The man behind the horse-carriage fuss

Steve Nislick

In this article Steve Nislick, the wealthy real estate executive, defends his huge monetary backing on the issue of NY Central Horse Carriages. Many people have looked with askance at why he would want to end the traditional carriage rides. The land where the horse stalls are located is worth a great deal. Anyone reading up on the issue could put two and two together and conclude that he must be in it for the money. Mr. Nislick says that is not so. We really will not know the answer for some time. ~ HfH

From: Capital
By: Dana Rubinstein

Steve Nislick

Steve Nislick

As salt water eats away at New York City subways, mold sickens children living in public housing, and record numbers of New Yorkers flood homeless shelters, New York City’s political class has been compelled to reckon with a different issue entirely: the fate of the Central Park carriage horses.

The stubborn—and, for some officials, exasperating—prominence of this issue is due in large part to Steve Nislick, the low-profile former real estate executive whose wealth and skillful manipulation of the political process helped get Bill de Blasio elected mayor.

De Blasio, a former political operative who believes in honoring his debts, pledged before he took office to ban the iconic carriages in his first week in office.

The mayor failed to do that, but he has continued to talk about the issue and promise action on it, prompting anger from union groups, editorial boards and Liam Neeson, and causing increasing perplexity and discomfort among the Democrats in the City Council.

Above all, what de Blasio has done—or what Nislick has done, really—is take an issue affecting some 300 drivers, 200 horses and four horse stables on prime Manhattan real estate, and make it inescapable.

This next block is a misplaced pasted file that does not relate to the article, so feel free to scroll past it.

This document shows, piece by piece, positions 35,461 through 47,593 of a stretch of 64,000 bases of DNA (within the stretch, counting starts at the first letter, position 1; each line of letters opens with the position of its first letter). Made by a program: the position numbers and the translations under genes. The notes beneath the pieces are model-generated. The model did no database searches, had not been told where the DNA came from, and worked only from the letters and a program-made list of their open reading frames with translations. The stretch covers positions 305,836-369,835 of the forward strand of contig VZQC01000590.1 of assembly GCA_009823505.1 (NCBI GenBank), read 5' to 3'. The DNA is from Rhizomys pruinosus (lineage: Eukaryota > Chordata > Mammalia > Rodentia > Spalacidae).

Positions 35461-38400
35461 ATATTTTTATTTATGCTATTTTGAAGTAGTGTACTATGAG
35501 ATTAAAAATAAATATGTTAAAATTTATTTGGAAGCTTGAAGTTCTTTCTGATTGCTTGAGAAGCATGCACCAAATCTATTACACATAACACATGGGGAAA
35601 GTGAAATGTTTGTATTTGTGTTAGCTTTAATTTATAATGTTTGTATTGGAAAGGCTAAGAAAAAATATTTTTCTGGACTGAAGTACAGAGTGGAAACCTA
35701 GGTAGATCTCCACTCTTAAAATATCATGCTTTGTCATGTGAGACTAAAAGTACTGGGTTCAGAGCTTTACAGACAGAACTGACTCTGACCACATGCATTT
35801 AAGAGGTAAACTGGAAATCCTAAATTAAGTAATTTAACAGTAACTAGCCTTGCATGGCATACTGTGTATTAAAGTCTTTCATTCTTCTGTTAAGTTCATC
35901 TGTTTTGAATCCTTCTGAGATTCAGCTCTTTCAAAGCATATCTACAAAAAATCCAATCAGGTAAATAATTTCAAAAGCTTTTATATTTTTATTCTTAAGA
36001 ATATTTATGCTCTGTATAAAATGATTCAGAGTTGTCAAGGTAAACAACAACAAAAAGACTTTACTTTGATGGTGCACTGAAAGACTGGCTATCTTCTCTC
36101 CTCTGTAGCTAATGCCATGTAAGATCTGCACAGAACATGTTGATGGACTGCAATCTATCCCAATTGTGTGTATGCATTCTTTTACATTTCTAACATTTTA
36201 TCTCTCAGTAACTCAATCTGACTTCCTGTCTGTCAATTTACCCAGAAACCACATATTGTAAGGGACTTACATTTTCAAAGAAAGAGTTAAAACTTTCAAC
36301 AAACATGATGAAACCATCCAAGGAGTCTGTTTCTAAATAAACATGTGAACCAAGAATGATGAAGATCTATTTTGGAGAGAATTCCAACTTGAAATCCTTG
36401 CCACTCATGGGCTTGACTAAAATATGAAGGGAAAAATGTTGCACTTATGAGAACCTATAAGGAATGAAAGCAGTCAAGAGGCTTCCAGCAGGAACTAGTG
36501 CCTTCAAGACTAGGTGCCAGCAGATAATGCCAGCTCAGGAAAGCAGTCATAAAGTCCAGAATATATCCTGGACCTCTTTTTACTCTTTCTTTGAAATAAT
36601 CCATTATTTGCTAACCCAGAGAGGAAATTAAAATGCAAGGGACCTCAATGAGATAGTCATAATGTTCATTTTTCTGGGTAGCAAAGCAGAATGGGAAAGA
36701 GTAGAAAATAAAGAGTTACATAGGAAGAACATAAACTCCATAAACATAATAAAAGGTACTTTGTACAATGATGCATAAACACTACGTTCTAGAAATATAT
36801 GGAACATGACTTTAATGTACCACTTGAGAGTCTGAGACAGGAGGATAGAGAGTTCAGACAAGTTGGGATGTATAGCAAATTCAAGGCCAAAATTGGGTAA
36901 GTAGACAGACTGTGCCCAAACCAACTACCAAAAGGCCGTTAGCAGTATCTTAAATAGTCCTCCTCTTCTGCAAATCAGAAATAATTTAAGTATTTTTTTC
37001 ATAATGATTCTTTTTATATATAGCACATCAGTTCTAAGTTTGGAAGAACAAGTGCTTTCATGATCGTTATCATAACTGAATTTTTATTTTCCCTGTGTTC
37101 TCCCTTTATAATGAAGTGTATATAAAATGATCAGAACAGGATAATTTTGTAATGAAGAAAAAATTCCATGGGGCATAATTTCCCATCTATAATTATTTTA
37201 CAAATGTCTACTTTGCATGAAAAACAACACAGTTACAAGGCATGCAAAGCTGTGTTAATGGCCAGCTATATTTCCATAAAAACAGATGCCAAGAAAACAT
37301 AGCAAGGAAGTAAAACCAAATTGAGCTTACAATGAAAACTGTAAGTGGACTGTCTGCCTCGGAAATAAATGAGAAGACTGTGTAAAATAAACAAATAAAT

It’s the part about that land, pn the far West Side, that looks the funniest to people. It’s long been the source of innuendo—and more recently an explicit call-out by the editorial board of the New York Times—about what Nislick’s real motives are in trying to put the carriages out of business.

Nislick, a diminutive 70-year-old, says he gets that.

“Listen, I think people have a difficult time believing someone like myself would do this for the purpose that I did it,” he told Capital on Thursday, in conference room overlooking Fifth Avenue near Union Square, in his first interview since de Blasio became mayor. “They’re just like, I’m a real estate guy, I’m a business guy in a city that’s driven by money, and so, suspect.”

Still, he contends that’s unfair, and says the whole thing—the million-dollar ad campaign Nislick’s organization helped fund that sunk the mayoral hopes of then-Council Speaker Christine Quinn, and all the efforts to keep the pressure on since then—really is just about getting horses off the streets.

“It’s maybe low-down,” said Nislick, but animal rights is “part of a social justice agenda. So whether it’s living wage, affordable housing, or the proper treatment of animals, this country and this city in particular can afford to treat its animals fairly. And it hasn’t. It’s been probably the worst city in the United States for animal welfare.”

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AUTHOR: Amber Barnes
1 Comment
  • Sue Carter

    Thanks Nic!

    December 23, 2014